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See also: Southern



From Middle English southerne, sothern, sutherne, from Old English sūþerne (southern, southerly, coming from the south; of southern make), from Proto-Germanic *sunþrōnijaz (southern), from Proto-Indo-European *sh₂un-, *sh₂wen-, r/n-stem alternation of *sóh₂wl̥ (sun). Cognate with Scots southron, sudron (southern), Old Frisian sūthern, sūdern (southern), Middle Low German sūdern (southern), Middle High German sundern (southern), Icelandic suðrænn (southern, tropical).

Morphologically south +‎ -ern.



southern (comparative more southern, superlative most southern)

  1. Of, facing, situated in, or related to the south.
  2. Of or pertaining to a southern region, especially Southern Europe or the southern United States.
    The southern climate.
    • 2013 June 8, “The new masters and commanders”, in The Economist, volume 407, number 8839, page 52:
      From the ground, Colombo’s port does not look like much. []   But viewed from high up in one of the growing number of skyscrapers in Sri Lanka’s capital, it is clear that something extraordinary is happening: China is creating a shipping hub just 200 miles from India’s southern tip.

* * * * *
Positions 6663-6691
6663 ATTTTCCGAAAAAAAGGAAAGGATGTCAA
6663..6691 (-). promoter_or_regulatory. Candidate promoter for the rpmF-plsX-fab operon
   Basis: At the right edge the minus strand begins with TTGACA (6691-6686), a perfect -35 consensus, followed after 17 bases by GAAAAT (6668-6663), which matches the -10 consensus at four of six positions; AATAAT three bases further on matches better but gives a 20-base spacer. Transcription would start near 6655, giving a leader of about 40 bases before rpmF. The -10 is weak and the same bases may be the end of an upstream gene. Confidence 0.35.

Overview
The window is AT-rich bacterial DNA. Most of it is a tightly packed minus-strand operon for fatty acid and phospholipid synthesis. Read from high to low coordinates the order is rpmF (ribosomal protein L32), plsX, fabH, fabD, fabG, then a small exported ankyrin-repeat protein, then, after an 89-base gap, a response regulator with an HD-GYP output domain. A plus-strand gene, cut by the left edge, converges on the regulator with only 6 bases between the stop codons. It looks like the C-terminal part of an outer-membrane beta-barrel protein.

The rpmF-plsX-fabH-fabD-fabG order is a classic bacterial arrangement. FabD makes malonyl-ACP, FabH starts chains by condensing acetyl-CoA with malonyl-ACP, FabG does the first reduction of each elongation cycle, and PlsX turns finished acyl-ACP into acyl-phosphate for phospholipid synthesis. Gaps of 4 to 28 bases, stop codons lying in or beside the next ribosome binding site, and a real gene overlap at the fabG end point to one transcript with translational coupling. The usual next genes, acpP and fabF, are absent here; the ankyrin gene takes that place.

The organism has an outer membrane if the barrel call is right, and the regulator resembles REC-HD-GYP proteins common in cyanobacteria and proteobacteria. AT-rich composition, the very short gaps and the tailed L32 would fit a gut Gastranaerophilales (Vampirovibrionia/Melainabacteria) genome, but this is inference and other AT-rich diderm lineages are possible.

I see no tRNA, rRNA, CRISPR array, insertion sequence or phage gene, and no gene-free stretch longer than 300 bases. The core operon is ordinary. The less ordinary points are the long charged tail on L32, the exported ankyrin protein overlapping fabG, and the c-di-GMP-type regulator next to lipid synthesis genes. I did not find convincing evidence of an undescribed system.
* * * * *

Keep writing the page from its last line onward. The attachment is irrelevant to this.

3. Of a wind: blowing from the south; southerly.



Derived terms[edit]



southern (plural southerns)

  1. Synonym of southerner
    • 1839, Henry Hallam, Introduction to the Literature of Europe in the Fifteenth, Sixteenth, and Seventeenth Centuries:
      Force prevails most with the northerns, reason with the inhabitants of a temperate or middle climate, superstition with the southerns; thus astrology, magic, and all mysterious sciences have come from the Chaldeans and Egyptians.
    • 2011, Augustin Thierry, History of the Conquest of England by the Normans, →ISBN:
      The peace which the French leaguers made soon after with Louis XL, for money and offices, did not satisfy the southerns, whose views in this patriotic war had been wholly different.
    • 2011, Adolphe Thiers, Frederick Shoberl, The History of the French Revolution, →ISBN, page 34:
      This last formed a strong contrast, by its simplicity and its austere bearing, with the old army of Italy, enriched in the beautiful plains which it had conquered, and composed of brave, fiery, and intemperate Southerns.
    • 2012, Ian Duncan, Edinburgh Companion to James Hogg, →ISBN, page 73:
      Then in 1835 it (negatively) remarked 'a national tone and feeling [. . .] with which we southerns do not wholly sympathize'.

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